Adventure Nomad

Adventure Nomad

Sunday, March 21, 2010

Adventure Camera: Micro Four Thirds System

Climbers on the summit mushroom of Nevado Chopicalqui, 6354m high, in Peru. Photo © Alexandre Buisse.

While searching for a lightweight alternative to my Nikon D300 for mountaineering, I came a cross this very interesting guide to digital mountaineering photography by Alexandre Buisse.

Alexandre Buisse.  Photo by Morten Kallesøe
Most of Alexandre’s thoughts run very true to mine, and so I contacted Alexandre to find out if he was still using the D90 as I had also heard that he was also considering a D700 or its replacement. To my surprise, he replied that he was currently testing out the Olympus E-P1, a camera that uses the new micro Four Thirds format.

The retro styled Olympus E-P1

If you’ve not heard of it, Micro Four Thirds is a new camera system with interchangeable lenses developed by Olympus and Panasonic. The system does not provide space for a mirror and pentaprism, allowing smaller and lighter bodies to be designed.  The crop factor is 2X, so you'll need to multiply the focal length of the lens by two to get the 35mm or 'full-frame' equivalent.

At the time I first looked at it, there was only one body and few lenses, and it did not look like a serious alternative to my current DSLR system. Currently, however, there are 4 bodies (Panasonic G1, GH1 and GF1, and the Olympus E-P1) and some interesting new lenses such as the 20mm f/1.7 pancake and 7-14mm f/4 ultrawide-angle lens, and more are on the way!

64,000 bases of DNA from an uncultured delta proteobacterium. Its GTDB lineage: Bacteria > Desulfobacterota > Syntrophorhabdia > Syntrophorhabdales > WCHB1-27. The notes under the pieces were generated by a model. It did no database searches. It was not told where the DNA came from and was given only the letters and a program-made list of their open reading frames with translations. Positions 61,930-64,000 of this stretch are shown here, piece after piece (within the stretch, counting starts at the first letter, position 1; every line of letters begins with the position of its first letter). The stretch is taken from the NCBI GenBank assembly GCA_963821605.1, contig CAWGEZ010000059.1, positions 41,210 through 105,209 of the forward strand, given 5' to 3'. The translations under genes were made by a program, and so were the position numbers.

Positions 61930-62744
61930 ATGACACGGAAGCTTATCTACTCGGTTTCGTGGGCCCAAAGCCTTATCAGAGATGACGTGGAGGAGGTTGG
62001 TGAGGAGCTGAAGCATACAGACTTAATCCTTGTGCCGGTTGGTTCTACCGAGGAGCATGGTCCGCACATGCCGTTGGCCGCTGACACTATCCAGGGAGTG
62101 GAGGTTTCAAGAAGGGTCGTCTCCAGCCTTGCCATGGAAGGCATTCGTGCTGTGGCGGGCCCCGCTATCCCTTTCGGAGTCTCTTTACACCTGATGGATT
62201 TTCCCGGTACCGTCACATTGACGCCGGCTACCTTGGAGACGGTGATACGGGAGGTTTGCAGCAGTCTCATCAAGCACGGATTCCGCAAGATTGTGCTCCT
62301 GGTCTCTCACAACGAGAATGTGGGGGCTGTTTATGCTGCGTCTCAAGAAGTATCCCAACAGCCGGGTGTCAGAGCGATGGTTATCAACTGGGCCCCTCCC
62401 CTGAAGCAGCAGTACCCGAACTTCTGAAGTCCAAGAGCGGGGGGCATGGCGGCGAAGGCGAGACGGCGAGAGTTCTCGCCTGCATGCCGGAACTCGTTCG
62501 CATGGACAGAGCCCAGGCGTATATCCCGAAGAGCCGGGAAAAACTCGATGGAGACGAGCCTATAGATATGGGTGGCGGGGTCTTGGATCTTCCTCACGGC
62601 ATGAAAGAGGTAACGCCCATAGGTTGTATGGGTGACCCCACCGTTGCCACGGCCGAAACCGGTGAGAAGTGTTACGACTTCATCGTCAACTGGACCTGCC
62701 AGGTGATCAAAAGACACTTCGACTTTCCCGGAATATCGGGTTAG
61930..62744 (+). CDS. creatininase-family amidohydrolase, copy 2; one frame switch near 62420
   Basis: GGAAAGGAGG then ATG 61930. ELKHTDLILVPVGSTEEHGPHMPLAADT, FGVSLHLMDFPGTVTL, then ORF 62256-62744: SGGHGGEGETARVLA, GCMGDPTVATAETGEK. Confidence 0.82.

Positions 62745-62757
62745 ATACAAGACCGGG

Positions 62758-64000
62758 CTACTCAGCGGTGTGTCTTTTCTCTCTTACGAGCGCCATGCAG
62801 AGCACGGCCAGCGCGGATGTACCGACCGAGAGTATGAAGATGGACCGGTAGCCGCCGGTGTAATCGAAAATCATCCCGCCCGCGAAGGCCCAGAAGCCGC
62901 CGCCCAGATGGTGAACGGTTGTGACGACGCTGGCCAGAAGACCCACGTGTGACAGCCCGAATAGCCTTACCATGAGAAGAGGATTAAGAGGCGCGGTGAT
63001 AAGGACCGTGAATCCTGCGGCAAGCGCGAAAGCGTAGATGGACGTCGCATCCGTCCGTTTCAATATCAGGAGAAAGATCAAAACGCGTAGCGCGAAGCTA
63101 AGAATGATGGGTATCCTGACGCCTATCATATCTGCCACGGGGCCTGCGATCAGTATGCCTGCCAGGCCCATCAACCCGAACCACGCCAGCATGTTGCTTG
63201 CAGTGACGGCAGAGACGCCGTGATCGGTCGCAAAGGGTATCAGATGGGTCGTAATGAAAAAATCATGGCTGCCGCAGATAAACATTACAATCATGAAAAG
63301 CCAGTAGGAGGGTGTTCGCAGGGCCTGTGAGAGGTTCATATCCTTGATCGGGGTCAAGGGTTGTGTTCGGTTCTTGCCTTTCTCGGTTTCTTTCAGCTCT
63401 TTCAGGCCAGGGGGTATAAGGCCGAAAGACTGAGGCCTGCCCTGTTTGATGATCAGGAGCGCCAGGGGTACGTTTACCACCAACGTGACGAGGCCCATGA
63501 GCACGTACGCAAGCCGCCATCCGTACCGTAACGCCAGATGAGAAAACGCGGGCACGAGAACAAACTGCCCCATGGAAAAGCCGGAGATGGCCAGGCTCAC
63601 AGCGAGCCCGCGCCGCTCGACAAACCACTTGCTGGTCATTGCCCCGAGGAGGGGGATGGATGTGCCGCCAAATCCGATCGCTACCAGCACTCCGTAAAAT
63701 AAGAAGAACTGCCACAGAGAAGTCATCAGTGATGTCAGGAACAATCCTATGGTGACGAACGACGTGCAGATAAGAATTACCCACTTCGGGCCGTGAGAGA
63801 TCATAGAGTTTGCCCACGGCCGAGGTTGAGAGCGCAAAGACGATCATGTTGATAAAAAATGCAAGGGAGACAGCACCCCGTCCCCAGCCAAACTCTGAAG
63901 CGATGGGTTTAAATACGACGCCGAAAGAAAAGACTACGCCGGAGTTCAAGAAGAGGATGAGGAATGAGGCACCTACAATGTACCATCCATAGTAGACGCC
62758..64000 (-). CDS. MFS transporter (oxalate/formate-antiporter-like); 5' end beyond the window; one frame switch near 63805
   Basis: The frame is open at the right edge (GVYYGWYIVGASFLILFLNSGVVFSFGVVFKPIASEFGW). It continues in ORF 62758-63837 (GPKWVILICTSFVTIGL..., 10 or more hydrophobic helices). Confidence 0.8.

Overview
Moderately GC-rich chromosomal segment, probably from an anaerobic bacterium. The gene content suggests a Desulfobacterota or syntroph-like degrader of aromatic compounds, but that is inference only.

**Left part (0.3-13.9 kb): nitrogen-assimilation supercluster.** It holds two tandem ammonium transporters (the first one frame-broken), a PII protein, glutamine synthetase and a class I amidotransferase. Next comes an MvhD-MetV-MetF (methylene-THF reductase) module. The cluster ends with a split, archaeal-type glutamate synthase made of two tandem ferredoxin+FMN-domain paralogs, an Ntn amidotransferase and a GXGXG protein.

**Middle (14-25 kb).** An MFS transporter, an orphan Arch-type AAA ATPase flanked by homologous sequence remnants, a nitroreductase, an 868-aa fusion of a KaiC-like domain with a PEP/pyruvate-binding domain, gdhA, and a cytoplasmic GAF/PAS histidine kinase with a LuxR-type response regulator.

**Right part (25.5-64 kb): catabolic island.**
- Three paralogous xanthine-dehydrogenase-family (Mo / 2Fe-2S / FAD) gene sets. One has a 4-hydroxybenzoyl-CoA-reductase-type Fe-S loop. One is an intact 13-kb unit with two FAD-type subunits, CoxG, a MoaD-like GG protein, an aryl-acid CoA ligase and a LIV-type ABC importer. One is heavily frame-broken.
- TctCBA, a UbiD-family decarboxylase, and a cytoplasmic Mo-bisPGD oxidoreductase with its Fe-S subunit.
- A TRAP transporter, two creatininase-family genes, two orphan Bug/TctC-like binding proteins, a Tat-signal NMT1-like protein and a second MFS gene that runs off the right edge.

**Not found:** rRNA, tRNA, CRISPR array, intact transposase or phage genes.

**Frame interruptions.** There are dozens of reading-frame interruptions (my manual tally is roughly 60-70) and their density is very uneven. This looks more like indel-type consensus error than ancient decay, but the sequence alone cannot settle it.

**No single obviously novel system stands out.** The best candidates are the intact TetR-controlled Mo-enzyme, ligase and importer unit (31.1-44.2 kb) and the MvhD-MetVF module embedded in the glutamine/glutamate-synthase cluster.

The Panasonic GF1 comes in other colors like red, white, silver, and wait for it... PINK!

Since I don’t have first hand experience with this system, I asked Alexandre for his thoughts:

In terms of image quality of his Nikon D90 vs. the Olympus E-P1, he says, “I would say that the images from the E-P1 with the 14-42 lens are 90% as good as those I could get from my D90 with a similar 18-55 kit lens.” The slight loss in quality is made up for in the lower weight and bulk of the camera system.

I was concerned about image noise, and Alexandre replied: “I rarely shoot high ISO, but the E-P1 seems to have a grain-like noise which I find very pleasant (see e.g."

I also asked if using the LCD to frame the subject instead of a viewfinder a problem, especially in bright sunlight or when wearing sunglasses? “It is,” he says, “and in the future I would consider the optional electronic viewfinder an essential accessory. When I skied down Vallee Blanche in Chamonix on a cloudless day, I had absolutely no idea what I was shooting at, and could only point the camera in the general direction of my subject, guesstimate the appropriate focal length and pray. Even in less extreme conditions, there is something about putting my eye into an optical viewfinder that is important in how I shoot, and one of the main reasons I still carry a DSLR.”

Our common concern is the battery life:
“I have only used the E-P1 on winter climbing weekend trips, and never shot more than 150 frames with it, so I can't really comment. The absence of detailed battery information is somewhat of an issue for me. Battery life
would be one of my main concerns for longer trips.”

In closing, Alexandre says "The E-P1 is a great camera capable of producing beautiful images, and it has found a nice spot in my photography practice: whenever I am going light and the focus of the day is on climbing more than on photography, both conditions often satisfied in winter and alpine climbing, then I'll take the E-P1. For everything else, I'll still go through the trouble of carrying the D90."

Thanks Alexandre, it's a very exciting time for the micro four thirds system and I'll be keeping a close watch on it :o)

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